The rubber had met the road for us in that first week in Guatemala. We had paid a high cost to get in on something God was doing in the world. Now- was it really worth it? 

As you can imagine, we were a bit discouraged. I’ll never forget being at our lowest point one morning when one of the missionaries we were working with, who is one of our heroes, came over to check on us. She’s a nurse, so she was keeping us on the road back to health, but she also knew we were just having a hard time. My wife mentioned the gunfire to her, and she made a comment that made me mentally stop in my tracks (even though I certainly wasn’t making any actual tracks because I could barely get out of bed). But here’s what she said: “Yes, I might get gunned down in the streets of Guatemala tomorrow. But following Jesus is worth it.”

Now, let me be clear. She hasn’t been gunned down. No one from the children’s home has ever been gunned down, but she got the point of two of Jesus' shortest parables from Matthew 13:44-46, in which Jesus compares the kingdom of heaven (or what God is up to in the world) to someone who finds a treasure hidden in a field or a merchant who found an incredibly valuable pearl. Both unhesitatingly sell all that they have in order to get the things they'd found.

Our missionary friend was able to say such words because was in on God’s kingdom. She was part of what we pray when we say, “Thy kingdom come, thy will be done on earth as it is in heaven.” She was in on something God was doing in the world, and she had found it to be so good that any price that may have come along was worth it.

Being part of what God is doing in the world doesn't necessarily mean that you'll go live in a third-world country. For some, it will mean doing something like that. But what matters more than whether or not you would ever do something like that is how, in our real lives that we're really living right here and now, that you and I can get in on what God is doing, cooperate with it, and help to further it.

What would it take for you to be fully in on what God is doing, and is it worth it?

Superhero Jesus

A friend of mine has a four-year-old named Richard, and apparently Richard recently surprised his Dad by telling him, "I wish I was Jesus." My friend thinks that Richard wants to be Jesus because he thinks Jesus is a superhero with special powers. That's understandable, since four-year-old boys see plenty of stuff about superheroes, then when they're at church, they hear stories about Jesus healing sick people, making dead people come back to life, stopping storms, walking on water, turning a sack lunch into enough food for thousands of people to eat, and coming back from the dead himself. Pretty superhero-ish stuff.

But being a good dad, my friend wanted Richard to understand that Jesus is different from the superheroes on the cartoons. Something about putting Jesus in the same category as Spiderman or the Incredible Hulk seemed too sacrilegious to accept, so my friend told Richard that instead of pretending to be Jesus (like we do with superheroes), he should try to be like Jesus.

But that wasn't good enough for Richard. He responded, "No. I'm just going to pretend to be Jesus and do the cool stuff he did."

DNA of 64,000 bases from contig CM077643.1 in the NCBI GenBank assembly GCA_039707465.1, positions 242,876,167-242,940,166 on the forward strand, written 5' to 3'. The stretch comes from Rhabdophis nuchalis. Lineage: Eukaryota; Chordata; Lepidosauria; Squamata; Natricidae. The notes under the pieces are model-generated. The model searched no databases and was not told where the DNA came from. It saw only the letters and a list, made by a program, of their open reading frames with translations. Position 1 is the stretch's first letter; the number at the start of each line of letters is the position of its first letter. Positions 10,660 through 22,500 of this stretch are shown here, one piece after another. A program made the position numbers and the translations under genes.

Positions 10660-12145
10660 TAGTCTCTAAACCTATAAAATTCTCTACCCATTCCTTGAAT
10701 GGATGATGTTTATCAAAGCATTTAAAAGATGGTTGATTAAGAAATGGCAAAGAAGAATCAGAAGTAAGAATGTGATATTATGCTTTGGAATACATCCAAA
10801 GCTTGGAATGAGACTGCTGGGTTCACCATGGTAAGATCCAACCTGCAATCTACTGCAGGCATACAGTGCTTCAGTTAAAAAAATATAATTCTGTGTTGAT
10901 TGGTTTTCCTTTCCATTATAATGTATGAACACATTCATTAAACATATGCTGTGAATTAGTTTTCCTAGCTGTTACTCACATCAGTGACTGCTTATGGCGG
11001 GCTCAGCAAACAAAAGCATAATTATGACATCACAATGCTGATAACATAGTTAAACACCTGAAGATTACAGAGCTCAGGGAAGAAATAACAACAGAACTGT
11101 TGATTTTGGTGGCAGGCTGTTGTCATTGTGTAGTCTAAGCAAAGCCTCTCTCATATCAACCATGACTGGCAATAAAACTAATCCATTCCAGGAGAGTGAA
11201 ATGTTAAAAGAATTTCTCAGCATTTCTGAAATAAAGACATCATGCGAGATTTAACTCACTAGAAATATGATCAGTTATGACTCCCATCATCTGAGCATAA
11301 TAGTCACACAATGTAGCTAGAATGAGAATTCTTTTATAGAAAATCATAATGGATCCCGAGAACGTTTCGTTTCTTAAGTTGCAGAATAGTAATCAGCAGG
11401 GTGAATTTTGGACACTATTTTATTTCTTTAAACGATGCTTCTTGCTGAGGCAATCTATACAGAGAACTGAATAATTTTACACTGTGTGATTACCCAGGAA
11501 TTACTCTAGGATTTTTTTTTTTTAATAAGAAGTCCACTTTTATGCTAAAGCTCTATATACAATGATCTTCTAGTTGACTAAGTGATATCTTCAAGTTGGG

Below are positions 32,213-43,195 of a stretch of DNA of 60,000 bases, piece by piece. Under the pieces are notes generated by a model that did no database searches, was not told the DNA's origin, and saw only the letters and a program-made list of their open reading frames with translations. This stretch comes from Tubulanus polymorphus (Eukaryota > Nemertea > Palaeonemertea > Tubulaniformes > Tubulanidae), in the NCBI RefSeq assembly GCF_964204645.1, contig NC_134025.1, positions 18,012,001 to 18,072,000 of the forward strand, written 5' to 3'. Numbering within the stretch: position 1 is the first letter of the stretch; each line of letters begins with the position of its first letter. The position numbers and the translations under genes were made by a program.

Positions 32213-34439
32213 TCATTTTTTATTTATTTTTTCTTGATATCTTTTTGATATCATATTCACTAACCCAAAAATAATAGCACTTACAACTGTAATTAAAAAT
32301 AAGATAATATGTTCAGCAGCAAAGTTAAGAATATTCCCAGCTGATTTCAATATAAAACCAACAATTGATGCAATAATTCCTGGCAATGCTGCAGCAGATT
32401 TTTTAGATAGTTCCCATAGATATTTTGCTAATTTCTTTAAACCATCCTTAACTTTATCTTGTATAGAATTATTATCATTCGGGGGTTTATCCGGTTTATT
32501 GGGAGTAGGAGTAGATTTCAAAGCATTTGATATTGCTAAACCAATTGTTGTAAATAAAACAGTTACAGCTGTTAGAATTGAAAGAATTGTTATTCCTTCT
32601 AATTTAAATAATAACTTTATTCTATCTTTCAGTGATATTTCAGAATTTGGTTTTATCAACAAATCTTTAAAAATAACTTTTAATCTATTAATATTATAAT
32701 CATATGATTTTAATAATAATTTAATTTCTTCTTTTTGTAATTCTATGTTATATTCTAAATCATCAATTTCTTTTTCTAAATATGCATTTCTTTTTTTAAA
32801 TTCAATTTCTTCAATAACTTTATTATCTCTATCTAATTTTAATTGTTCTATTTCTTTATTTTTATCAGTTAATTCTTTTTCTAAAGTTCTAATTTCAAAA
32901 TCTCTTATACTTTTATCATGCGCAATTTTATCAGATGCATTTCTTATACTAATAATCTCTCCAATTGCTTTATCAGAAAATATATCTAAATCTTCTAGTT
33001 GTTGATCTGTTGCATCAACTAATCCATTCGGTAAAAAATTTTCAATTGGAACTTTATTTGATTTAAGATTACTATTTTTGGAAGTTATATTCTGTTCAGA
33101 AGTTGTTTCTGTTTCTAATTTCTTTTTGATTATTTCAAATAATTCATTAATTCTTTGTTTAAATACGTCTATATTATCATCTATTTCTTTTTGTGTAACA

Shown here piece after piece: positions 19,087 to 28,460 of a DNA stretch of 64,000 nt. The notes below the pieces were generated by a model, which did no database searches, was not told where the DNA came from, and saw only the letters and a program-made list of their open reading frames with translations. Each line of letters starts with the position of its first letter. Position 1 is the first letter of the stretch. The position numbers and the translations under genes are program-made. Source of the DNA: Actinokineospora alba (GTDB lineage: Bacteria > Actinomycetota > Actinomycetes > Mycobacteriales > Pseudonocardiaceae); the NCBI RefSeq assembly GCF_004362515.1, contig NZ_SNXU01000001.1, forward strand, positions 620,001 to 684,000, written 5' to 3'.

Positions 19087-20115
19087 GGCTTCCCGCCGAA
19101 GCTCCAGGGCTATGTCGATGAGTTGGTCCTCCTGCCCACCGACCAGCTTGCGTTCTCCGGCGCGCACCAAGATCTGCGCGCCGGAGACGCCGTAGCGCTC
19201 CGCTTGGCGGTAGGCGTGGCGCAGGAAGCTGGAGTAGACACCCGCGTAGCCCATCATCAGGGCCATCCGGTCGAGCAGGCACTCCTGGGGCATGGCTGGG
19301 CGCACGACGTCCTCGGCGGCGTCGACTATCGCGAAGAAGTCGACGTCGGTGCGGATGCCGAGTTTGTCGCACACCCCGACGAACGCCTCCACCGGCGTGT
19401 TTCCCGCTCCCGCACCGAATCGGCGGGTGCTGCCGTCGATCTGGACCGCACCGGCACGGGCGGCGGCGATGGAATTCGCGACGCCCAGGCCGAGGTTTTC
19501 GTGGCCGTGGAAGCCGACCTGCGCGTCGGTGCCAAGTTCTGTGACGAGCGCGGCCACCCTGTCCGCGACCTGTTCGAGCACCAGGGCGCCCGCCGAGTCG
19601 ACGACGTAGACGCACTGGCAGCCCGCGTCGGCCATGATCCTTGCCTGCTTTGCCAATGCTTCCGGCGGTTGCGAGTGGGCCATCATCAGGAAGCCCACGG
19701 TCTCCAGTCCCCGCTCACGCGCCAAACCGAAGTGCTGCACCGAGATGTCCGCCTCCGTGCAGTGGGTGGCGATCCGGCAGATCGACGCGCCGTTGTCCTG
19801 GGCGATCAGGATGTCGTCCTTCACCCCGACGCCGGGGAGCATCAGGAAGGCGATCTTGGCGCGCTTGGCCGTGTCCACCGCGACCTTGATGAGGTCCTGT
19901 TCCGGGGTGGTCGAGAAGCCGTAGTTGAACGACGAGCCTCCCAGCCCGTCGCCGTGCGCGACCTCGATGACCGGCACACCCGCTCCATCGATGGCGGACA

I think I'm going to try and see if Richard can preach some weekend soon at our church, because regardless of how much of it he gets as a four-year-old, there's some pretty good theology there. The desire to be like Jesus can take us to some good places in the spiritual life, but it alone can't take us as far as we're meant to go.

Gary Moon helped me realize the difference in a great blog post for Conversations Journal. To translate part of what he wrote there to my experience: My sports hero in high school and college was David Robinson. I really wanted to be like him, and tried to find any ways I could to do so. I played his sport and chose his number 50 to wear with the teams I played for, but that's really about as far as any similarities could be drawn. Anything beyond those things displayed obvious differences: He had huge muscles, was incredibly quick for his size, could seemingly jump over opponents, and led the league in scoring, once scoring 71 points in a single game. I was skin and bones, couldn't run, couldn't jump, and in college averaged double points for the season (as in 2 points per game). But at least I wore his number.

Moon points out similarities and differences between the ways that we imitate our sports heroes (his was John McEnroe) and our imitation of Jesus as Christians. There's an important similarity in that, to be like them, we must imitate their overall everyday lifestyles if we have any hope of being able to do some of the things they did. But then he points out a really important difference: ”There is a distinct advantage for those who want to live like Christ instead of play tennis like McEnroe. Christ will actually step into your flesh (incarnate you) and show you how to play—from the inside out.”

Long ago, I worked hard at being a basketball player. Yet however hard I worked, there certainly was no David Robinson stepping into my flesh and teaching me to play from the inside out. College basketball was evidence to me that I had gone as far as my body would ever take me in the sport. I wanted to be like David Robinson, which certainly helped me toward being a better player, but there was never any David Robinson in me.